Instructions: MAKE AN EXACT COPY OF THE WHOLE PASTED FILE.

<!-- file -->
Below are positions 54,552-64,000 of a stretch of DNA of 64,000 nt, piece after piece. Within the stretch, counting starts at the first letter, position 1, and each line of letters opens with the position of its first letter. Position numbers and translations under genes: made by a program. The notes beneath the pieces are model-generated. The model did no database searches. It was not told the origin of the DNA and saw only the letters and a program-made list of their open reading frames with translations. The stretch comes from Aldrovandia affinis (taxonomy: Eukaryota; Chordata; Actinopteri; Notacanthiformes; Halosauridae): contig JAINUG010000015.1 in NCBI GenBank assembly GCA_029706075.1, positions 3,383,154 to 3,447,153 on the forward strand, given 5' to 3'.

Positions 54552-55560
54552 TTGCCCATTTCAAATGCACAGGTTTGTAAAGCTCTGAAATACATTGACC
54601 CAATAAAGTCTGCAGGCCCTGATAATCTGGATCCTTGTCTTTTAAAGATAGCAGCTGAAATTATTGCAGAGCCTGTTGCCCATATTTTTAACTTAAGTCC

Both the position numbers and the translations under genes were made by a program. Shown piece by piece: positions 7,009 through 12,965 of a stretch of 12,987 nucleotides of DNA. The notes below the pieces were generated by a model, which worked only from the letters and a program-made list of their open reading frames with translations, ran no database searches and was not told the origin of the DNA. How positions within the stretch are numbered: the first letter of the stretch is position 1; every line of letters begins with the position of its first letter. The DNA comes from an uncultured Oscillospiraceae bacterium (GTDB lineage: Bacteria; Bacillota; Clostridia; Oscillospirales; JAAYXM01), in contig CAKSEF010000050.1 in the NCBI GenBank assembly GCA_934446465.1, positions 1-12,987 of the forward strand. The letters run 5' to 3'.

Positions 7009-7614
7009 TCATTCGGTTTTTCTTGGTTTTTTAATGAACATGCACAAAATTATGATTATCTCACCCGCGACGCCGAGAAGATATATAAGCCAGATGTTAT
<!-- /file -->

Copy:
Below are positions 54,552-64,000 of a stretch of DNA of 64,000 nt, piece after piece. Within the stretch, counting starts at the first letter, position 1, and each line of letters opens with the position of its first letter. Position numbers and translations under genes: made by a program. The notes beneath the pieces are model-generated. The model did no database searches. It was not told the origin of the DNA and saw only the letters and a program-made list of their open reading frames with translations. The stretch comes from Aldrovandia affinis (taxonomy: Eukaryota; Chordata; Actinopteri; Notacanthiformes; Halosauridae): contig JAINUG010000015.1 in NCBI GenBank assembly GCA_029706075.1, positions 3,383,154 to 3,447,153 on the forward strand, given 5' to 3'.

Positions 54552-55560
54552 TTGCCCATTTCAAATGCACAGGTTTGTAAAGCTCTGAAATACATTGACC
54601 CAATAAAGTCTGCAGGCCCTGATAATCTGGATCCTTGTCTTTTAAAGATAGCAGCTGAAATTATTGCAGAGCCTGTTGCCCATATTTTTAACTTAAGTCC

Both the position numbers and the translations under genes were made by a program. Shown piece by piece: positions 7,009 through 12,965 of a stretch of 12,987 nucleotides of DNA. The notes below the pieces were generated by a model, which worked only from the letters and a program-made list of their open reading frames with translations, ran no database searches and was not told the origin of the DNA. How positions within the stretch are numbered: the first letter of the stretch is position 1; every line of letters begins with the position of its first letter. The DNA comes from an uncultured Oscillospiraceae bacterium (GTDB lineage: Bacteria; Bacillota; Clostridia; Oscillospirales; JAAYXM01), in contig CAKSEF010000050.1 in the NCBI GenBank assembly GCA_934446465.1, positions 1-12,987 of the forward strand. The letters run 5' to 3'.

Positions 7009-7614
7009 TCATTCGGTTTTTCTTGGTTTTTTAATGAACATGCACAAAATTATGATTATCTCACCCGCGACGCCGAGAAGATATATAAGCCAGATGTTAT